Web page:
Vertebral Artery Dissection with a Normal-Appearing Lumen at Multisection CT Angiography: The Importance of Identifying Wall Hematoma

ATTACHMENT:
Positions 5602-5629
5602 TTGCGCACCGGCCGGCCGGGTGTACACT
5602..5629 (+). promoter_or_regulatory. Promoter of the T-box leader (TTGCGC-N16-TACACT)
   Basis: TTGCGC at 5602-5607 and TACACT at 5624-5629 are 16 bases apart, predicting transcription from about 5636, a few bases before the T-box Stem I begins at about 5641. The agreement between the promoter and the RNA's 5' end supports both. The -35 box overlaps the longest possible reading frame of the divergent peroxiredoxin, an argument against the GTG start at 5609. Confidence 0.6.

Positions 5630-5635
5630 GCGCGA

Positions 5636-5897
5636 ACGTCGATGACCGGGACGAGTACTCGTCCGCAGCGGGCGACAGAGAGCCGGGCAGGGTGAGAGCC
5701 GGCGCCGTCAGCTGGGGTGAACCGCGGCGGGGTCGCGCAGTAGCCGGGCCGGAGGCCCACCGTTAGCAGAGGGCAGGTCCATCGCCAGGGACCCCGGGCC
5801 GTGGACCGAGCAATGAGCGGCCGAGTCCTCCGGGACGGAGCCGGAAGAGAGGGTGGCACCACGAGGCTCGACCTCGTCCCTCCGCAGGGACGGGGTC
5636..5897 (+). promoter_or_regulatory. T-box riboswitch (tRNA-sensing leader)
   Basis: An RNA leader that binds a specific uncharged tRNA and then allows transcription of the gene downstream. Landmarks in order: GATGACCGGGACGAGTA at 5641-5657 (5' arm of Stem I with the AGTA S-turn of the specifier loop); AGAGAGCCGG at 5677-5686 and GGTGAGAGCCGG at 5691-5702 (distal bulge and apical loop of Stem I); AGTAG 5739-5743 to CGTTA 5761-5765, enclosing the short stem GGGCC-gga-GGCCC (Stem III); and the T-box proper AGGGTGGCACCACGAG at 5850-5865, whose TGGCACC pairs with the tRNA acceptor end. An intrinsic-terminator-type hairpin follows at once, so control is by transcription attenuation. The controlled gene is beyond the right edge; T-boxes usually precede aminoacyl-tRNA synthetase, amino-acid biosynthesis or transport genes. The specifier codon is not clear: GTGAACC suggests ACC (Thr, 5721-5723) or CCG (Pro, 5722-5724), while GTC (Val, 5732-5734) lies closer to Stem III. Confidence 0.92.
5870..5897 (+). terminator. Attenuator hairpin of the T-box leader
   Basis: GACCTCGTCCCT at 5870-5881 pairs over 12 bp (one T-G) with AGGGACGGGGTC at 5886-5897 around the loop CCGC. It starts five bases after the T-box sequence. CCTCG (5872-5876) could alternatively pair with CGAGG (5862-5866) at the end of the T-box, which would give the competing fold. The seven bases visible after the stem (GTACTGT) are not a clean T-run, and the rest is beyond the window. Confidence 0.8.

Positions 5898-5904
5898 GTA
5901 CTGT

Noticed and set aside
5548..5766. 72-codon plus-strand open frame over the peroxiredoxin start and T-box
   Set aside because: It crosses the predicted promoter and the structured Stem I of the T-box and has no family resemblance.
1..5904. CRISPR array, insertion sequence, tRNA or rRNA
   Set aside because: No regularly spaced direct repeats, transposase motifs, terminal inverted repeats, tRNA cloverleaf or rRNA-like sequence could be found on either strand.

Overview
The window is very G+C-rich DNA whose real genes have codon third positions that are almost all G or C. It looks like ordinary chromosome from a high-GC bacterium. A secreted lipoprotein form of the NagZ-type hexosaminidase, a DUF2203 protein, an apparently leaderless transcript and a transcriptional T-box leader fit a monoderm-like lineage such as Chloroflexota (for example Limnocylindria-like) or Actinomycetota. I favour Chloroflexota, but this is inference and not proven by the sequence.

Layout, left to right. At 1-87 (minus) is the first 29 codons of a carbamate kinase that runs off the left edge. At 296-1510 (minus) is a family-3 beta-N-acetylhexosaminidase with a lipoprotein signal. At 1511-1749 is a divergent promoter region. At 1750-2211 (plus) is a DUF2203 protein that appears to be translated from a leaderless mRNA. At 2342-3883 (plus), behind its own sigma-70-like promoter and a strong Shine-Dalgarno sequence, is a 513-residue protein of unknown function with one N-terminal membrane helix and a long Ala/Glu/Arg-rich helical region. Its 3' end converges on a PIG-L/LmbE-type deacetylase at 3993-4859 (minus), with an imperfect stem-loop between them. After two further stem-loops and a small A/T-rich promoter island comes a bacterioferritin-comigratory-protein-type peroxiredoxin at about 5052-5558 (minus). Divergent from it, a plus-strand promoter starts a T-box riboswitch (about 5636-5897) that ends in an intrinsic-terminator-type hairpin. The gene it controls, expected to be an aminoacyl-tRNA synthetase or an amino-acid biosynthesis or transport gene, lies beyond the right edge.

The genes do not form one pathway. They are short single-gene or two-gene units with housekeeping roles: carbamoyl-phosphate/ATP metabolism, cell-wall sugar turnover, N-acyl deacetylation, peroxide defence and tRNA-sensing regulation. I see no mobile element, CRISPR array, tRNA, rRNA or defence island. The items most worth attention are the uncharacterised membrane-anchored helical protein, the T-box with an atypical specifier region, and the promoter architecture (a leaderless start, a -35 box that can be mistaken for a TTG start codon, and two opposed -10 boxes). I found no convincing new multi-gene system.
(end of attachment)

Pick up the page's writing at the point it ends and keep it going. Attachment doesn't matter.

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BACKGROUND AND PURPOSE: CT angiography (CTA) is widely used and may be the only vascular imaging technique ordered for emergent evaluation of neurovascular disease. With thin-section multisection CTA, the resolution of vessel wall imaging has improved. We describe cases of acute vertebral artery dissection (VAD) in which the only abnormality on CTA was a characteristic thickening of the wall of the V3 portion of the vertebral artery (VA). The arterial lumen at the dissection site was normal in caliber. This type of dissection is easily overlooked if only lumen-opacifying studies such as contrast MR angiography (MRA) or conventional angiography are performed. We highlight the importance of recognizing this finding, the "suboccipital rind" sign, in the V3 portion, a segment commonly affected in VAD. The purpose of our study was to review the CTA imaging characteristics of patients with VAD in the V3 portion compared with normal controls. MATERIALS AND METHODS: Our imaging data base was reviewed for cases of acute VAD and the presence of a "suboccipital rind" sign. A control group of 50 patients was randomly recruited from a group of patients undergoing CTA. The VA luminal diameter, the wall thickness (total diameter-luminal diameter), and the ratio of luminal diameter/total diameter were measured along 5 adjacent V3 segments and were compared between the 2 groups. RESULTS: There was no evidence of luminal tapering or narrowing in the dissected VAs compared with controls (P = .1). The average wall thickness of the dissection group was 2.96 mm greater than that for the control group (P < .001; 95% confidence interval, 2.6-3.3). There was a significant difference in the ratio of lumen diameter/lumen+wall diameter in dissected segments compared with controls (P < .001). CONCLUSIONS: Cross-sectional vascular imaging is often performed with multisection helical CTA for a variety of concerns, some without neurologic symptoms. Our study confirms that in cases of the "suboccipital rind" sign, the lumen appears normal in caliber, with wall thickening as the only imaging sign of VAD. In our center, this clinically occult VAD would influence management, with patients usually treated with antiplatelet agents. We caution against using only luminal-opacifying techniques such as contrast-enhanced MRA or conventional angiography to exclude VAD because they are limited in the evaluation of mural hematoma.
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